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A high spot in the training of every man in "amphib" is his first mock landing attack. These maneuvers are very much like the real thing. The boats used are the same ones employed overseas and tanks and troops are carried, just as in a genuine attack. Demolition crews stationed on the shore help to provide a realistic setting by firing flares and exploding mines and bombs. Also, a heavy smoke screen is laid to blot out the beach as the first boat wave goes in. To give you a preview of what you will see and do in that first large-scale training maneuver, this chapter describes a mock landing attack at an amphibious training base.
Several times before the landing the officers and men who will take part are briefed. Briefing consists of a detailed explanation of the operation. The stations at sea, such as the transport area at which landing boats are loaded, are described. The beaches to be hit and occupied are identified. Directions are given and questions are answered. Every step of the operation has been worked out in advance down to the last detail. At the end of the session everyone should have a clear picture of their share in the work ahead.
In an actual assault on enemy-held shores the landing boats are lowered from transports on
D-day. Those boats which were rail-loaded before launching immediately shove off for the rendezvous area. This is a section of ocean in which craft assemble when ready for the run to the line of departure. A Control boat marks this position. It can be identified by the signal flag which it flies.
LCVP's and LCM's which were lowered over the side of their AKA or APA without cargo haul out to a designated assembly area near the transport and form assembly circles as directed. From these positions they are summoned alongside to debarkation stations to pick up troops, equipment, and supplies.
In training operations, landing boats usually take up the positions mentioned above. There they move in tight circles until called up for loading. Because many boats are near the transport they all move slowly, usually at steerageway, to avoid setting up wakes that might cause damage.
Let us assume that you, a trainee, are coxswain of an LCVP on the day of a mock landing attack. Some of the things you will see and do are described in the paragraphs below.
Early in the morning you and the other crew members leave the docks at your training base. In the gray light you fall in column formation with dozens of other landing craft and head out toward the transport to take position for loading. There you move in the circles mentioned in the preceding paragraph. At this stage in the game it is important for all coxswains to keep their boat in the correct place in the assembly areas. If the transport swings the coxswains change their positions so that the circles of boats are always in the same place relative to the transport.
At the same time, the signalman in your boat keeps a sharp watch for the signal which will call an LCVP alongside the transport. LCVP's and LCM's are called to debarkation stations by signals displayed aboard the ship*. As soon as these appear at a debarkation station the type of boat summoned leaves its circle and goes alongside. (The boat nearest the transport at the time of the signal is the one that peels off.) Assistant Boat Group Commanders are responsible for this phase of the operation. One of these officers is aboard a landing boat in your assembly area to see that circles are kept small, that proper speed, position, and distance are maintained, and that signals to come alongside are answered promptly.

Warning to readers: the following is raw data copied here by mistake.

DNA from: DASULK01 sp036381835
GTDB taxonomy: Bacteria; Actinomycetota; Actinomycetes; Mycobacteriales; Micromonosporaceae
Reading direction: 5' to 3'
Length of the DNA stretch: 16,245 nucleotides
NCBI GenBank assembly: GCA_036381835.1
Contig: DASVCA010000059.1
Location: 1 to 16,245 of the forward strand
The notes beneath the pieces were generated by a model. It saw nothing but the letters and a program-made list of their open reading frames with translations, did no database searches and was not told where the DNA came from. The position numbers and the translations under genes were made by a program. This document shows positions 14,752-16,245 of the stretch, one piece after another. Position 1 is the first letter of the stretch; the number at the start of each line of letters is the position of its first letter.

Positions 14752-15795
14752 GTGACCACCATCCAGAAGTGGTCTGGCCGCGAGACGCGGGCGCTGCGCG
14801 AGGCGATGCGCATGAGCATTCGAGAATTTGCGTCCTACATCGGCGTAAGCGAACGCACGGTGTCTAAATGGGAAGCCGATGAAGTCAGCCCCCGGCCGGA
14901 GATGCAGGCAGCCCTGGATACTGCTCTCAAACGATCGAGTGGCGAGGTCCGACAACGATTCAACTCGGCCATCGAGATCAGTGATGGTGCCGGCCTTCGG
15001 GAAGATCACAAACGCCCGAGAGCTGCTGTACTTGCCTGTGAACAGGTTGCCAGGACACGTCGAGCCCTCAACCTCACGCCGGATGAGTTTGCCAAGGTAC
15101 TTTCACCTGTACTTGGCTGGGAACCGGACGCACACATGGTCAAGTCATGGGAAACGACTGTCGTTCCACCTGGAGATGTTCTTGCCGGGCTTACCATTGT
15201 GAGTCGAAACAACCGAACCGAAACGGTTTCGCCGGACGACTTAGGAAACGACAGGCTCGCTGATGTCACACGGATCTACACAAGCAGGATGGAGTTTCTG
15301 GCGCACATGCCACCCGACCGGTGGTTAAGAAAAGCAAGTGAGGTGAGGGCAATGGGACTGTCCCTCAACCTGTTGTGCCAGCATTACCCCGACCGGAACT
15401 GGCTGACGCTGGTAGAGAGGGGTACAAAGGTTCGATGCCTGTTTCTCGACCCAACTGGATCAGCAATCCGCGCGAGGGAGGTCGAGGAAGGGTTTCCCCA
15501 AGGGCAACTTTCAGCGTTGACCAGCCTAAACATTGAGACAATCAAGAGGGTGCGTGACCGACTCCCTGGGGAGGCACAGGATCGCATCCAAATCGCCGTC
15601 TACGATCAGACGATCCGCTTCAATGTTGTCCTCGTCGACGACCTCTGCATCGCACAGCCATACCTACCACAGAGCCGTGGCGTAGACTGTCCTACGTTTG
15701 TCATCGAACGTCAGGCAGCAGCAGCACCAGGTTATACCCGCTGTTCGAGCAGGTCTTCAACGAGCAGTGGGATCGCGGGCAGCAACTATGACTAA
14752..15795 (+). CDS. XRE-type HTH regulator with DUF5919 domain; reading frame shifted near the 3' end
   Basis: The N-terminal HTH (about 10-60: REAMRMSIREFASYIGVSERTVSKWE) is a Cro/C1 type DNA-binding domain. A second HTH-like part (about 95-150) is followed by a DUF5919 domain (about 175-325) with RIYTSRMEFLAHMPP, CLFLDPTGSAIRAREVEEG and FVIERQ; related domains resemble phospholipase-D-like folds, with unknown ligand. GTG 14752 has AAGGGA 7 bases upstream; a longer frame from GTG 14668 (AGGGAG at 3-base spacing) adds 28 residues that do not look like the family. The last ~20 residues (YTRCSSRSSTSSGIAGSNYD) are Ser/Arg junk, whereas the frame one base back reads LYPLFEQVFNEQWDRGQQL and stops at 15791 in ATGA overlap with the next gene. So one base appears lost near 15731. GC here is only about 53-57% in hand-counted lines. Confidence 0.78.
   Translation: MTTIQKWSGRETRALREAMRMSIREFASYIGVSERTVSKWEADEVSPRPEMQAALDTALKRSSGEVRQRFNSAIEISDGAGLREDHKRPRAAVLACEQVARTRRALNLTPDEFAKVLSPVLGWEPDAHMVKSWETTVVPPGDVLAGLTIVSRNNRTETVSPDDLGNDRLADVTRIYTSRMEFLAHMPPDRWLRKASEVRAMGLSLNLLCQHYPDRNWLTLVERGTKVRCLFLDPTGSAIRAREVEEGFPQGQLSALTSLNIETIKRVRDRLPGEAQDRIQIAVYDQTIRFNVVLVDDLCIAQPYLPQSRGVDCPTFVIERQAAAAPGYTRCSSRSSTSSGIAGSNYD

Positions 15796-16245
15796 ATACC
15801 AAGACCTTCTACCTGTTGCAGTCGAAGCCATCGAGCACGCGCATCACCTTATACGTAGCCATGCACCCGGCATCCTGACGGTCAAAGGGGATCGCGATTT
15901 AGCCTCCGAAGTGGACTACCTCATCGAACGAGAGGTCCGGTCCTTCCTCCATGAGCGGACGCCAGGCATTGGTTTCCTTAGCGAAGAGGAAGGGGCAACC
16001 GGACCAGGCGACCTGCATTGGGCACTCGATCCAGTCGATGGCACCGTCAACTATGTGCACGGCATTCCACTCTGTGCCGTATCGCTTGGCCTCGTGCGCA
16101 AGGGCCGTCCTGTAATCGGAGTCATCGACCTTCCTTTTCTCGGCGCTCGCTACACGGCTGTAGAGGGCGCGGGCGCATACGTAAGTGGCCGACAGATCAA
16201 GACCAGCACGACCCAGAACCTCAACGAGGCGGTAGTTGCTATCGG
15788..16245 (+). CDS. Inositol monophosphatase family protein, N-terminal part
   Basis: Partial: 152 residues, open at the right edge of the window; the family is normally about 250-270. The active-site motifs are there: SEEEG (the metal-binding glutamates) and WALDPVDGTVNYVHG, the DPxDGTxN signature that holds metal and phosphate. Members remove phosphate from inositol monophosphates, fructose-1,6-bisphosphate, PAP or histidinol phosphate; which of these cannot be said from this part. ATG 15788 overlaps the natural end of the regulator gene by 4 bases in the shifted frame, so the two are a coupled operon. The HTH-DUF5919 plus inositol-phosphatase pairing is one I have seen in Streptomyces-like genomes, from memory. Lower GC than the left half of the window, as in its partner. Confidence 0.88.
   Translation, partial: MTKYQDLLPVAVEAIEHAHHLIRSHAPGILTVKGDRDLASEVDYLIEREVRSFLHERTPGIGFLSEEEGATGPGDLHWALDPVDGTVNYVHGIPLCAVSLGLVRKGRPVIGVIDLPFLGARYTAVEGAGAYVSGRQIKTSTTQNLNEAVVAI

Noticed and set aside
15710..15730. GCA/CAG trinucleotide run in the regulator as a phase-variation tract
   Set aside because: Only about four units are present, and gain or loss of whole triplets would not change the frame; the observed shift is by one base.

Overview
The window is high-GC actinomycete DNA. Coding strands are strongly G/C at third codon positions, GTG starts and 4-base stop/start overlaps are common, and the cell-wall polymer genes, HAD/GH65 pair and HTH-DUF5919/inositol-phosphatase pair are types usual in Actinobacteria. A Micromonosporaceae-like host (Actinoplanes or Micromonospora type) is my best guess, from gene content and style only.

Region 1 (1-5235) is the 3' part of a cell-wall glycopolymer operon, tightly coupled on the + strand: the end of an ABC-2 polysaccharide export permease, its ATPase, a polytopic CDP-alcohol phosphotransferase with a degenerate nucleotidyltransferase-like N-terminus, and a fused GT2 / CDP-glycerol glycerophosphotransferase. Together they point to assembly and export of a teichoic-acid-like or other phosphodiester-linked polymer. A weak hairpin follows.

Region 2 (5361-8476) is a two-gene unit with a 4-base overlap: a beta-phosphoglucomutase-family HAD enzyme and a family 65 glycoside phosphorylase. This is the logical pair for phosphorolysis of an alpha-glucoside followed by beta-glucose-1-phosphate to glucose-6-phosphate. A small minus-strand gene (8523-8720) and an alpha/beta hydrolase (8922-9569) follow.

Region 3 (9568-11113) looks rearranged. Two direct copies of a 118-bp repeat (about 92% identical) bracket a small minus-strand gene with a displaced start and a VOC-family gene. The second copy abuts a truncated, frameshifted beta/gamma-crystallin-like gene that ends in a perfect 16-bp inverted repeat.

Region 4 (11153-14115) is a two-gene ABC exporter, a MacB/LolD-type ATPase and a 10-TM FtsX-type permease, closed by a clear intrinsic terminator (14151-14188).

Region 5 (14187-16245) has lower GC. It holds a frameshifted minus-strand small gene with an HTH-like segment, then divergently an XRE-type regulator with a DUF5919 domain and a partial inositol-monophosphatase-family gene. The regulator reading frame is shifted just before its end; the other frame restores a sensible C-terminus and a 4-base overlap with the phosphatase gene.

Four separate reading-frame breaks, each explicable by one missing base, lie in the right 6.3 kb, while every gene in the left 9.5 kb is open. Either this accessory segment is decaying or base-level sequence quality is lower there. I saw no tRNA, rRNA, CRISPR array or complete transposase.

Your hands become cold and stiff on the wheel and your shoulder muscles ache from long minutes of circling before the call to come alongside is given. Then the lookout spots the signal and you veer out of position and go to the transport.
The next few minutes are crowded with activity. Deckhands put out the fenders and man the boathooks while you throttle down so as to come alongside slowly and smoothly. A deft hand is needed on the wheel to avoid damage to the hull. In a moment you are beside the ship and the bow line is secured to the sea painter**. Then the cargo net is lowered into the LCVP's cargo space and held taut.
It is an unforgettable moment. Your boat rises and falls like a crazy elevator as she rides the swells next to the towering side of the ship. The faces of troops, showing a mixture of anxiety, eagerness, and excitement peer over the rail above as they eye the craft that will run them ashore. Crew members at their stations keep glancing upward, waiting impatiently for the first soldier to climb over the side. As soon as the deckhands have the net properly tended the loading begins.
Tense-muscled men in khaki begin to move down the swaying nets. One of them loses his footing and dangles for a breathless second until he recovers himself. Someone shouts, "Hold onto the vertical ropes, soldier." Gradually the cargo space fills with men and equipment. You hear one of them ask another, "You ever been sick in one of these tubs, Joe?"
Suddenly it is time to pull away. The three dozen soldiers are aboard, the number paddle indicating the wave in which your "VP" will be has been handed down, and the cargo net hauled upward and clear of the gunwales. Upon orders from the Net Officer you direct the deckhands to cast off and move clear.
Next stop is the rendezvous area. Here, some 500 to 1500 yards from the transport, your boat joins other LCVP's and LCM's to form circles near a Control Boat which has a flag snapping in the wind to show its identity.